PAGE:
Usually, the Trekkers go camping in the Bighorn Mountains, in northeastern Wyoming, over Labor Day weekend. However this year, thanks to Coronavirus, Mr. Trekker’s school schedule has been altered and that wasn’t an option, so we picked a random couple of days in July instead! 😎
We started our trip with two nights in the Porcupine Campground, which is located off of Route 14A, in the northern portion of the national forest. It is not far from the ancient Medicine Wheel that we visited several years ago. We drove in from the east, from the Sheridan and Ranchester area.
This is a MUCH easier drive than coming in from the west, near Lovell. That way is far steeper with much sharper turns. When we drove the road from that direction several years ago we both agreed we wouldn’t want to have to do it pulling a 5th wheel. We talked to someone in the campground who had accomplished this feat, and he confirmed it was quite difficult.
Climbing the mountains from the west you do get some nice views of the Bighorn Basin, but it was a lovely drive through a canyon coming in from the east, as well.
Porcupine Campground, Bighorn Mountains
Porcupine Campground is very nice as far as those in the national forest are concerned. The sites were large and flat, and also well-spaced apart, some even appeared to be wheelchair-accessible. They also gave you lantern hooks! (I’m easily impressed, what can I say? 😉) This was nicer than the national forest campground we visited in South Dakota recently. There was a goodly amount of shade and some of the sites offered fantastic views from the hillside. The mosquitoes weren’t quite as bad as what we experienced in the Black Hills earlier in the summer either, though they still gave us a few good bites.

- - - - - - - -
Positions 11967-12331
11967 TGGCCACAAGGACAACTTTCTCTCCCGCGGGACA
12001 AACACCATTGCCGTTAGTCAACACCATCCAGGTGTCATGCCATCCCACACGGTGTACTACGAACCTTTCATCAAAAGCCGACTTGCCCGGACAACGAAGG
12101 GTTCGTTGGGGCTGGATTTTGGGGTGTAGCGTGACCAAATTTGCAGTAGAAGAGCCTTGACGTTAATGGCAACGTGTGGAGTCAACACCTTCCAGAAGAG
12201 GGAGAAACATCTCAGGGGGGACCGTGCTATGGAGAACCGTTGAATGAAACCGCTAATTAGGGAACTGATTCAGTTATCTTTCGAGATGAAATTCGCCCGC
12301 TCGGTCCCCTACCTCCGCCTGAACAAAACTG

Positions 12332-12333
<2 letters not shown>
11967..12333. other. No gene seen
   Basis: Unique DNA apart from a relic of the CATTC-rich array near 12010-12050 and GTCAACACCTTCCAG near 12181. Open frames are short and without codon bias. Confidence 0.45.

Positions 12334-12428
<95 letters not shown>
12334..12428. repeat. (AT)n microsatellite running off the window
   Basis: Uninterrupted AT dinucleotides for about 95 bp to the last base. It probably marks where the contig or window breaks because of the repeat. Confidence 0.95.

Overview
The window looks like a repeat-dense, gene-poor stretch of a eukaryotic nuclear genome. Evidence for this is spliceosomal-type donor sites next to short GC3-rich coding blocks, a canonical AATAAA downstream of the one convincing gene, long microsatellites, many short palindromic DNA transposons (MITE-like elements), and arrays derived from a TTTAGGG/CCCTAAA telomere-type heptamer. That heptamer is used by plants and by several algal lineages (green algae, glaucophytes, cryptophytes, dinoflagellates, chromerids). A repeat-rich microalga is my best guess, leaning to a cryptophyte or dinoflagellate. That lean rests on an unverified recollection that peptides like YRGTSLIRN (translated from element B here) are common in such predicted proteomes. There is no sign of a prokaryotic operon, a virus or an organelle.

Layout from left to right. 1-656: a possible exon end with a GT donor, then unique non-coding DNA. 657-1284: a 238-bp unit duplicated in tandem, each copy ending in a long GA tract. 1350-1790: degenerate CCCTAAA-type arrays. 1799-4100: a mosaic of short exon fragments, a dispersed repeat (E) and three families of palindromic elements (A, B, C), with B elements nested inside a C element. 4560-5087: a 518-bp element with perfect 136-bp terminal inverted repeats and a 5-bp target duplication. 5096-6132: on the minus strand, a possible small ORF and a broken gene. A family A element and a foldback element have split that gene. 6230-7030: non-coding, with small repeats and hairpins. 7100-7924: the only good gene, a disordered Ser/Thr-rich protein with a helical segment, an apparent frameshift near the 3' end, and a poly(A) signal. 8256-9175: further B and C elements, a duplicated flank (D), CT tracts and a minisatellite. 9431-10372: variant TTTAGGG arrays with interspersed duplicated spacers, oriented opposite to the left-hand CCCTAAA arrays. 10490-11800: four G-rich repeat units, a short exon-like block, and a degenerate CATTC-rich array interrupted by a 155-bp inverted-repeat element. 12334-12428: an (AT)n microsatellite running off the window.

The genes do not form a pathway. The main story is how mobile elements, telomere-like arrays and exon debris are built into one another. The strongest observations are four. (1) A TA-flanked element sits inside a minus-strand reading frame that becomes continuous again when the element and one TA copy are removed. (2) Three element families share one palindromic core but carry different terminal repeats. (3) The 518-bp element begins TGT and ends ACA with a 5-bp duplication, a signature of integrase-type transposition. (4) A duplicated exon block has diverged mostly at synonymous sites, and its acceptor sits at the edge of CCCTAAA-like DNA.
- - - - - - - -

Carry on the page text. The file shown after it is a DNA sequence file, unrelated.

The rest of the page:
Waterfalls in the Bighorns!
For our first hike, we visited Porcupine Falls. It isn’t on all of the maps but it is easy to find. It’s located off of Route 14, the same road as Bucking Mule Falls (which IS on most maps) and there is a sign at the turnoff. The road to the trailhead is short but it does get rather rough. We saw people in RVs and regular sedans who made it through though. In good conditions, most vehicles shouldn’t have too much trouble as long as you are watchful and take it slow.
The trail is short, less than a mile each direction, but it is STEEP! We were prepared for this but I strongly recommend GOOD walking shoes with strong tread if you’re attempting this hike. In dry conditions, it was a little slippy heading down. If it was muddy or snowy/icy this trail could be downright treacherous! It’s a downhill hike the whole way to the falls, so you know what that means for your return trip! 😮 Another thing that makes the trek back so difficult is the altitude, you’ll find yourself above 5000 feet in elevation when attempting this hike.
It becomes extra fun when you meet an unleashed, less-than-friendly dog along the trail with no owner in sight, who insists on getting in your pup’s face and growling. PUBLIC SERVICE ANNOUNCEMENT: Please be responsible for your pets and respectful of everyone else on the trail. No one else knows your dog, or if the growls he emits are casual, or a prelude to something more aggressive–this is especially concerning when you have a pup who thinks EVERYBODY just wants to play with her! 🙄
The view is definitely worth the challenge of getting to the site. The roaring cascade plummets into a pool at your feet from over 200 feet above you. On hot days, this makes for a perfect place to take a cool dip, but be warned, the water is COLD!
Bucking Mule Falls
After that adventure, we continued down the road to Bucking Mule Falls. There were numerous horses and campers at this location and before you ask, yes, there was also a mule! Poor Puppers didn’t know what to make of the ungodly noise that emanated from him in response to some nickers from other horses. 😂
You get extra points if you know what a mule actually is (hint, it’s a hybrid). You get EXTRA, extra points if you know a unique characteristic that this hybridization causes…🤔 **(answers at the end)